Alighiero Boetti proclaimed that thought was the most important achievement of humanity. He said he “prefer[ed] thought” and that “manual skill is secondary.” For an artist who thought manual skill was secondary, he sure made, or had made, a lot of very beautiful, technically-skilled, and sensuously-textured objects, as the exhibition “Alighiero Boetti: Game Plan” at MoMA attests. If you could label Boetti, who was many things, a conceptualist, and I think you could based on the statements above, then these were the most beautiful things I’ve ever seen by a conceptual artist.
As I mentioned in my first post announcing my intention to see this show (as I have about a million times), Boetti is best known for his Mappas or Mappe – I don’t speak Italian, they’re maps, ok? Of various sizes, completely embroidered, each country represented by its flag–a concept so beautiful in its simplicity, you wonder why no one else thought of it (Boetti’s “favorite artistic strategy: to take an existing system and give it visual form, calling attention to the ways in which such systems structure the world”). What I didn’t know was that they, along with many other of Boetti’s works, were embroidered by women in Afghanistan (a few simpler works were embroidered by his wife). One anecdote was particularly interesting; the women in question weren’t familiar with the image of a map, and so decided to make the ocean pink, just because that was a thread they happened to have in abundance. Boetti loved this degree of happenstance in the making of his works.
In fact, this story was emblematic of Boetti’s approach to the divvying up of the labor of his work. One label explained that Boetti was interested in the ways a work could be “produced by different parties without collaboration or discussion–a form of authorship that is split rather than shared.” As such, Boetti often let his Afghan workers add inscriptions of their choice in Arabic, which were sometimes political/revolutionary. Leaving certain other aesthetic decisions was a way of adding an element of chance or shared authorship.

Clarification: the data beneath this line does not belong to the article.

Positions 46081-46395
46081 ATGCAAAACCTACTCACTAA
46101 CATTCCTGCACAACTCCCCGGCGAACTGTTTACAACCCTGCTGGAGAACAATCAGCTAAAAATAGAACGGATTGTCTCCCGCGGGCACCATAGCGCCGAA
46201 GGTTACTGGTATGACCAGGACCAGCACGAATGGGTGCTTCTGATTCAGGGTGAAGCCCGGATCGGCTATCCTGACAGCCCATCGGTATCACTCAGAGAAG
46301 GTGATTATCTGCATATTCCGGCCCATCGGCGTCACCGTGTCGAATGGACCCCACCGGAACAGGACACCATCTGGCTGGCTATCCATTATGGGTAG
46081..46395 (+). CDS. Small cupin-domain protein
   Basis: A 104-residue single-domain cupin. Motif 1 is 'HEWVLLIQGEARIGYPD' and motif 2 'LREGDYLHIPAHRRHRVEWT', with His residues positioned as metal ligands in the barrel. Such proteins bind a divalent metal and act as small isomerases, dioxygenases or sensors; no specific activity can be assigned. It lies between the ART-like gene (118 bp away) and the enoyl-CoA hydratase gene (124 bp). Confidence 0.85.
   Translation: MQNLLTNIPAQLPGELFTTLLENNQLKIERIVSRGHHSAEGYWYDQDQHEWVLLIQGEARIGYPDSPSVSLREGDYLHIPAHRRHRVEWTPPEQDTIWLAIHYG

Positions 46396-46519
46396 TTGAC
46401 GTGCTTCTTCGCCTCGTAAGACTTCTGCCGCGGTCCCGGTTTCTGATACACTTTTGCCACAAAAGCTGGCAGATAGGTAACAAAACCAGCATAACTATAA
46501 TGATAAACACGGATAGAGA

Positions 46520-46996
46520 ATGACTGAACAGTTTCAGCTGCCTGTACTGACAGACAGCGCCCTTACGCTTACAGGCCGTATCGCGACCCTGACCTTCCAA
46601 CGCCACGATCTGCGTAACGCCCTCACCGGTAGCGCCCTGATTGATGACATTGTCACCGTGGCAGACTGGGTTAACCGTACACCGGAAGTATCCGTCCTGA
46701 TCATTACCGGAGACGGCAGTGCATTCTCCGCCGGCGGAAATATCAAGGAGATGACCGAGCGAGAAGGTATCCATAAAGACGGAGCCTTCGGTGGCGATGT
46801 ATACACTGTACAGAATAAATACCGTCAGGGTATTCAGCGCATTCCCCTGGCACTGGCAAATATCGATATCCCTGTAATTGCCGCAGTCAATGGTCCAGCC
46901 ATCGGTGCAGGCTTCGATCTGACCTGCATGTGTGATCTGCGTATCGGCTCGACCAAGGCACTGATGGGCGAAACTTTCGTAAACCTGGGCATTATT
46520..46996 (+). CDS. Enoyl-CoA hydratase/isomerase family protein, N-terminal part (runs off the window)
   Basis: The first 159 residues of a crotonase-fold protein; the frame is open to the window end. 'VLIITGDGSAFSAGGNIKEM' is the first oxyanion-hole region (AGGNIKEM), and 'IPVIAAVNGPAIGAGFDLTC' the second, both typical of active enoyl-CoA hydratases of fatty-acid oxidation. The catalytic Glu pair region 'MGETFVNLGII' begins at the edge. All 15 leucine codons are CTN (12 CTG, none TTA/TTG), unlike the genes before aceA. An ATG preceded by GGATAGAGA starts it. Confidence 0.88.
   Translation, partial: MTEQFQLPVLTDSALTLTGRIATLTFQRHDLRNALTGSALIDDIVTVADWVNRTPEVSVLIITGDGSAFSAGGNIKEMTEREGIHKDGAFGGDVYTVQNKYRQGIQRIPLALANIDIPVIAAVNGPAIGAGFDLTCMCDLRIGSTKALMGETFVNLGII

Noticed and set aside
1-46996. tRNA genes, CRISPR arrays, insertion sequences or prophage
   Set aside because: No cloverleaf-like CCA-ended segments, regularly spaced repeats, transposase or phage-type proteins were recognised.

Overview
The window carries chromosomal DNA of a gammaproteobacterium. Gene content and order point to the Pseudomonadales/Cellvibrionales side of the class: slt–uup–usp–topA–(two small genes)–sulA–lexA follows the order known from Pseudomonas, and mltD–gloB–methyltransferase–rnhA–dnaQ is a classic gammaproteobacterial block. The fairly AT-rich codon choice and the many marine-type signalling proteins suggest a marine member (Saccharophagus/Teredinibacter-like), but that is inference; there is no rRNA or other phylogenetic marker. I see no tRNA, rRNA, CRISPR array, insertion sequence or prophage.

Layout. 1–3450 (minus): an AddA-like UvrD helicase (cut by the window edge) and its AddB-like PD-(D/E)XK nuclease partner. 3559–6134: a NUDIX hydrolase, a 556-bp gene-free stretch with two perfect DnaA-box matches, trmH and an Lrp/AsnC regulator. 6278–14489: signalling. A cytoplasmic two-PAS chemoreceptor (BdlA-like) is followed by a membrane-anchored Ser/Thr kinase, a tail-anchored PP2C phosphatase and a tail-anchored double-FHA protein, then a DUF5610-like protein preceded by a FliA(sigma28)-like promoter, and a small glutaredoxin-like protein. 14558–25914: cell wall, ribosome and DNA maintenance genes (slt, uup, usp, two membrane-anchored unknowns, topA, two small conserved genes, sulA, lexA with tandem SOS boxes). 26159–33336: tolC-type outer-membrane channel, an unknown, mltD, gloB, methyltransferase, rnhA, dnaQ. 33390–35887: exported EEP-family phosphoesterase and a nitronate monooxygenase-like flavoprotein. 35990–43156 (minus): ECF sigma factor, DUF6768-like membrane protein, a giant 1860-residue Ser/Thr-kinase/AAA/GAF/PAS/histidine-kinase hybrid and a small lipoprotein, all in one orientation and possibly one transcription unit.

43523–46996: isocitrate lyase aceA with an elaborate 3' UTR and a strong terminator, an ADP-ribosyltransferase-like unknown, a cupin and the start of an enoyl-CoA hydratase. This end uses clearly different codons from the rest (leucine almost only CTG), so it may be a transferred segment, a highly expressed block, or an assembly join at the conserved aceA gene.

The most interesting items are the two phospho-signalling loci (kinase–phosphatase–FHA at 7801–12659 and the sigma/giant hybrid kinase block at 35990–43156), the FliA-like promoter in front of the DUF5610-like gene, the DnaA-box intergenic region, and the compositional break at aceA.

Yet no matter how conceptual this gesture, the result is still magnificent. Several maps have completely different color schemes, and the sweep of the embroidered stitches creates a different effect in each, often giving the impression of shifting tides on the ocean.
Many other objects exhibited a similar sense of sensitivity to material and the creation of aesthetic pleasure, including his Arte Povera works (a movement characterized by use of industrial or everyday or discarded material). These are no Thomas Hirshhorn piles of crap; these are artfully arranged nearly minimalist objects of great beauty and balance.
Other sections document Boetti’s interest in time/the calendar (“… dates have this beauty,” he said, “the more time passes, the more beautiful they become”), in using mail, envelopes and stamps as a vehicle for art, and in systems, and their arbitrariness:
Ever the contrarian wit, Boetti delighted in introducing “mistakes” or anomalies into his own patterns and systems, always acknowledging the impossibility of total organization.
Some notes on the organization of the show: aside from the introductory text panel, there were not large texts on the walls in each gallery introducing each theme. Rather, those themes were explored using quotes by Boetti on the wall, or long but small-fonted texts under individual object labels. This was fine, except it was hard to read these labels, because they were so small they could only be read by one or two people at a time, and at the frequently busy MoMA this often meant waiting to read what you wanted to read. And the search for the perfect labeling system goes on… Good thing I’m taking notes.